cinema review: City of Ember

My oldest daughter read this book recently, and could not wait for the film. Unfortunately, it was not promoted much or well according to the review at CT. I brought all 3 children out on a Tuesday evening and enjoyed City of Ember with 9 others spread throughout the theater. I admit, I have a weakness for sci-fi and dystopias. Ember was built during a great catastrophe on the earth. It was built far beneath the earth but only to last 200 years. It's at the end of its planned life that we enter the story. The city's generator is failing, food is running short, and society is degenerating. The mayor is exploiting his power and privilege but a descendant of an earlier mayor has the information left by the "builders" for liberation. The movie is fast paced and directed to a young audience, but I wished for another minute or two when the protagonists reached the surface, at night. The young woman mournfully says, "They were right, it is dark on the surface." The dark is the great terror of Ember's inhabitants. When the generator fails, the lights go out and the citizens freeze in horror. When the protagonist trusted the instructions of the Builders she didn't expect to see more darkness, but she was unaware of the diurnal nature of the surface. All too quickly in the movie, though, dawn comes. And the happy climax arrives.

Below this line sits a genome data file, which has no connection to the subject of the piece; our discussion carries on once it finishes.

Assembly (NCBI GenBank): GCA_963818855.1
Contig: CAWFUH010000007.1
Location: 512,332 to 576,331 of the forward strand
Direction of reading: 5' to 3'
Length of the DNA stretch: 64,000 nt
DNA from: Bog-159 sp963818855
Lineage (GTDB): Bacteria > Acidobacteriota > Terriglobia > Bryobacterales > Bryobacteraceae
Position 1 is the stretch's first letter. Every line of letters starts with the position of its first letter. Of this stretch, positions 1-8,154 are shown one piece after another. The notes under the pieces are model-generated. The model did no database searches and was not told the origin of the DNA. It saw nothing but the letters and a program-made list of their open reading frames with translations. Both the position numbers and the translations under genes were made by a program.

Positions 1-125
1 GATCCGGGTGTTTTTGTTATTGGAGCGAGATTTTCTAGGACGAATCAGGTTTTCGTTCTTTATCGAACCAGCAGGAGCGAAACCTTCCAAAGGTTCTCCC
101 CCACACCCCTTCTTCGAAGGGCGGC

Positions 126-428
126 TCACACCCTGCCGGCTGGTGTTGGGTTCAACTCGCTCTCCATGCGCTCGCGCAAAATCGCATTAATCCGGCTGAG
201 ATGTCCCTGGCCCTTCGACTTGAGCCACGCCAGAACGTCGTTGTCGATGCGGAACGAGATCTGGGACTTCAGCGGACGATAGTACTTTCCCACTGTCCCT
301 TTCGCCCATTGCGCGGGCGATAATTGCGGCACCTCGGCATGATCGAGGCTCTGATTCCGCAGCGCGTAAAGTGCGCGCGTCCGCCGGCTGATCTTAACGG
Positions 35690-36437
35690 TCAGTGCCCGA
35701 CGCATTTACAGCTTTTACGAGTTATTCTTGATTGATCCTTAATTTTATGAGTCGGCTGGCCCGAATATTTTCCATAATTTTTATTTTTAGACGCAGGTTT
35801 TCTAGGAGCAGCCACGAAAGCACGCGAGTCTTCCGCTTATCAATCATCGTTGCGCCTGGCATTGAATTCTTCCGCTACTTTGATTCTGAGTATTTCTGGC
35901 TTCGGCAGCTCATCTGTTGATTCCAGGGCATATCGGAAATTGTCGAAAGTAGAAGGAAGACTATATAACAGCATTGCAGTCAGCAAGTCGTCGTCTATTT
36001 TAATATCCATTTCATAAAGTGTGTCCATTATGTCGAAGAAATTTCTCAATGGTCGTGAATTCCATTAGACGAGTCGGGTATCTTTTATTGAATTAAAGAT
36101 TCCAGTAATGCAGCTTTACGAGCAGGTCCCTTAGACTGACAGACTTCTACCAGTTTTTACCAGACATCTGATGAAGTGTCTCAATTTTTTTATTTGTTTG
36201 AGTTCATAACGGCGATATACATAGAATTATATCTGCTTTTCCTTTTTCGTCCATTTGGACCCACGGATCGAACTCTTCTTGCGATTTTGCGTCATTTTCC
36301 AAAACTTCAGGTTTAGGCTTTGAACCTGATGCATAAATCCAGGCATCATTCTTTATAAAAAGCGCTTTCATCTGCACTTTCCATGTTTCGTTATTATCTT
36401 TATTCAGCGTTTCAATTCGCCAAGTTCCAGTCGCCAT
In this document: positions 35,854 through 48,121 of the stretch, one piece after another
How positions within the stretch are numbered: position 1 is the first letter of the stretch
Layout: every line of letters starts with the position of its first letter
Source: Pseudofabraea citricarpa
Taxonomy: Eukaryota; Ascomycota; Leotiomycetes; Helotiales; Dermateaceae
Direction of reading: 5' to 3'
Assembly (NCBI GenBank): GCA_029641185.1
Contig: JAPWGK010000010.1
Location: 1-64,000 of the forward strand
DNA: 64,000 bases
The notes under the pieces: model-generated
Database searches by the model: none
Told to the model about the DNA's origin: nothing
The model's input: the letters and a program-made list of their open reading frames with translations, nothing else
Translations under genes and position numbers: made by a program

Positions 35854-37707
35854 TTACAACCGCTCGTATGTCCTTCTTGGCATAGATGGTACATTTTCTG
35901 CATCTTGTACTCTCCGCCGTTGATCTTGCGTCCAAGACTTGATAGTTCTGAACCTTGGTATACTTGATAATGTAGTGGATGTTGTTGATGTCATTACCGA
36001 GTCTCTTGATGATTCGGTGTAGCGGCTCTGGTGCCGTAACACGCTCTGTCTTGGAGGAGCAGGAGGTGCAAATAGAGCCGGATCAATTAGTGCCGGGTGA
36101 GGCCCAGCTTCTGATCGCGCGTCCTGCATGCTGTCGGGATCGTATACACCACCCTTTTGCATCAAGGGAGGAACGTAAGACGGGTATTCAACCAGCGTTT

What a miss on such a poignant moment. Part of my enjoyment of dystopia stories like this one and the Matrix, is the minority opinion that there exists another reality. It's not the unique claim of Christianity, but as a Christian, I see the analogy to my experience. I try to tell people that this world is not all there is. I have friends who feel the instructions from outside our dimension, the Bible, are inadequate. Nevertheless, I assert, it's still true, we just haven't seen the whole story yet. This movie provides a useful analogy to speak to your children about the unseen kingdom we are a part of.


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